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Fiona Mactaggart: The Department does not maintain central records of the cost of every building refurbishment it has carried out and provision of this information would be at disproportionate cost. However for offices in central London and Croydon the approximate expenditure on such projects, which includes elements of maintenance and alterations to house additional staff is as follows:
Mr. Bercow: To ask the Secretary of State for the Home Department what his estimate is of the cost of (a) ministerial cars and drivers and (b) taxis for his Department in each of the last two years. 
Fiona Mactaggart: In relation to the financial year 200203 I refer the hon. Member to the reply given by the then Minister for the Cabinet Office, my hon. Friend the Member for Paisley, South (Mr. Alexander) on 13 November 2003, Official Report, columns 39798W.
My hon. Friend the Minister for the Cabinet Office has asked Nick Matheson, Chief Executive of the Government Car and Despatch Agency to write to the hon. Member with details of the Ministerial vehicles provided to this Department in 200304.
Paul Goggins [holding answer 2 December 2004]: We have no plans to introduce a general fund for victims of domestic violence. We do, however, fund a range of services to benefit victims of domestic violence. This includes over £32.1 million over three years to expand and improve refuges; and £50 million each year to provide housing based support through the Supporting People Fund. We also recently funded the first domestic violence publicity campaign to promote the national freephone helpline. Delivered in partnership by Women's Aid and Refuge, this helpline is run with funding of £1 million from Office of the Deputy Prime Minister matched by £1 million from Comic Relief.
Mr. Soley: To ask the Secretary of State for the Home Department how many (a) female murder victims have been killed by their partner or husband and (b) male murder victims were killed by their partner or wife since 2000. 
The latest available information on homicide is published in Home Office Statistical Bulletin number 01/04, "Crime in England and Wales 2002/2003: Supplementary Volume 1: Homicide and Gun Crime". Table 1.05 provides data on victims killed by their partner/ex-partner as given in the following table:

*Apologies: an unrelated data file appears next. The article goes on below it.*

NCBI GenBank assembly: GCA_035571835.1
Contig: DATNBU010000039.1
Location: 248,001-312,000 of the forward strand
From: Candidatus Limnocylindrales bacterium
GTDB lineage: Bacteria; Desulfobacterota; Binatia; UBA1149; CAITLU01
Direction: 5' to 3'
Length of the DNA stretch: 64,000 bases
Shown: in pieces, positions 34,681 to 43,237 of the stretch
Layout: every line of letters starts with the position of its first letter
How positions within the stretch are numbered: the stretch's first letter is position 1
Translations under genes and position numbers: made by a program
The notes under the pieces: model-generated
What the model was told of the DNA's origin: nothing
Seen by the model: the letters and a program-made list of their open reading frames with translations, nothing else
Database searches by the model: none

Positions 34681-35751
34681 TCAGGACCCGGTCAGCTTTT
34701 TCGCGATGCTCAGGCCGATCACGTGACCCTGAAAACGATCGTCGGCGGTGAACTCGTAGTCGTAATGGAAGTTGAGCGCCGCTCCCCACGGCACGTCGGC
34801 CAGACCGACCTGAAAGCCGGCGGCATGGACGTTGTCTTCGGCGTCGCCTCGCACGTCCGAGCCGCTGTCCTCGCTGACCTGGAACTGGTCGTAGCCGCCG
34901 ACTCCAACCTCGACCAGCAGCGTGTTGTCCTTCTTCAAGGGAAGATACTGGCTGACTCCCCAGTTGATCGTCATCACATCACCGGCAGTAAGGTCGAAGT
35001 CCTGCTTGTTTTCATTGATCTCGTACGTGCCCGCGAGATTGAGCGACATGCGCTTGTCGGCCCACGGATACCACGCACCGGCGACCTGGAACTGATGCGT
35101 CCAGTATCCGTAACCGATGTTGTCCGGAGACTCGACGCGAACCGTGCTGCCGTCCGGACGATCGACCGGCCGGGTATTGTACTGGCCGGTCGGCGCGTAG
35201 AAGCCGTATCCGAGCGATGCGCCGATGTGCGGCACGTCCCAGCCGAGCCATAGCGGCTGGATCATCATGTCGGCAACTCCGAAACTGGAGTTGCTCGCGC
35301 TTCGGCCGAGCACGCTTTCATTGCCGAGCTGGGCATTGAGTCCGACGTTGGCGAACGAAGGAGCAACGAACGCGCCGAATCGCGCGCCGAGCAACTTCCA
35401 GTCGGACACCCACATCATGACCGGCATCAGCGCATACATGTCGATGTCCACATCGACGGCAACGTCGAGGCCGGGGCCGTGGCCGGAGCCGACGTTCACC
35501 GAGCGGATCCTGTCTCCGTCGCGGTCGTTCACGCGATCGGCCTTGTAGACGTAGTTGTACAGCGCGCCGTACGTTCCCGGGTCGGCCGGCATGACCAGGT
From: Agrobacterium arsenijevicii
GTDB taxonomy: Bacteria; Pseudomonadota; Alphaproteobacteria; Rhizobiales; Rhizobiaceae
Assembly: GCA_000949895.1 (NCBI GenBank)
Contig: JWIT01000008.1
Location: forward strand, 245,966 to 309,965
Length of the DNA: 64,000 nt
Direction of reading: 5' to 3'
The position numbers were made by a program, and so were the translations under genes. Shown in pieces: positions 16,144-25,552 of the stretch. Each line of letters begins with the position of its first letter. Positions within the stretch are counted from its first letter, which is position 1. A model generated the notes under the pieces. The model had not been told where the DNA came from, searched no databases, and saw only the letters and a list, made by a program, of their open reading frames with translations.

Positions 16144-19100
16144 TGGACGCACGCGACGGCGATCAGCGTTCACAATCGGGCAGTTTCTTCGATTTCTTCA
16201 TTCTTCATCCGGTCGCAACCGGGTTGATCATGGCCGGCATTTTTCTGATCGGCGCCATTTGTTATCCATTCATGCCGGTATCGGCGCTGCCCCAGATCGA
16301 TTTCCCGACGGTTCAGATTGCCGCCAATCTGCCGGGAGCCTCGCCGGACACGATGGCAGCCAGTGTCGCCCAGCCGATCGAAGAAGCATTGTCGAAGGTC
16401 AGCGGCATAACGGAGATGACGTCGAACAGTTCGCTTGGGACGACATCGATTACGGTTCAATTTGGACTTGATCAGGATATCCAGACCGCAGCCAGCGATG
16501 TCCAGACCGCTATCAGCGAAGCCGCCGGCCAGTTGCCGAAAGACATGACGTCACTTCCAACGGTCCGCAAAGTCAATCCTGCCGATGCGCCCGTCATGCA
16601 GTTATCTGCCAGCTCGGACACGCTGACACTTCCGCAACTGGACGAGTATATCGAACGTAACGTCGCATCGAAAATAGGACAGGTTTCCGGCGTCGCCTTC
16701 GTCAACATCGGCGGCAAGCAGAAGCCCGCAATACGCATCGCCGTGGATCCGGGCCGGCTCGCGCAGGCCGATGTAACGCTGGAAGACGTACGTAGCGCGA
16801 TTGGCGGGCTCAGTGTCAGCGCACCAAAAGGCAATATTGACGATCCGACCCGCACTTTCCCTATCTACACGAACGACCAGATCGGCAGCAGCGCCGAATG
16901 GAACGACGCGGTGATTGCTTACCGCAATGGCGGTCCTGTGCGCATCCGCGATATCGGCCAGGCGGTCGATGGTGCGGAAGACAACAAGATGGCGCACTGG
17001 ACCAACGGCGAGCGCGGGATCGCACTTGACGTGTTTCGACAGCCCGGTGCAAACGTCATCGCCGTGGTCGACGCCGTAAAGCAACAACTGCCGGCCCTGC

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Vera Baird: To ask the Secretary of State for the Home Department what steps he is taking to ensure that an appropriate amount of money goes to local women's refuge organisations and other domestic violence support services working with children affected by domestic violence under Section 50 of the Domestic Violence, Crime and Victims Act 2004. 
Furthermore, as part of a package of support for families affected by domestic violence, local authorities can provide funds from the Government's Supporting People programme, to fund housing-related support. Services for children are not funded directly by Supporting People. Supporting People funding does not cover under 16s as they would not be expected to manage their own accommodation. Services for under 16s are provided in satisfaction of a statutory duty and these duties are specifically excluded from Supporting People funding. Other services for under 16s are provided by local authority Social Services departments.
The funding that local authorities have allocated for domestic violence services from their Supporting People budgets in 200405 is £56,964,000. There is no breakdown of specific amounts allocated to children's services as the funds would be directed towards adult family heads.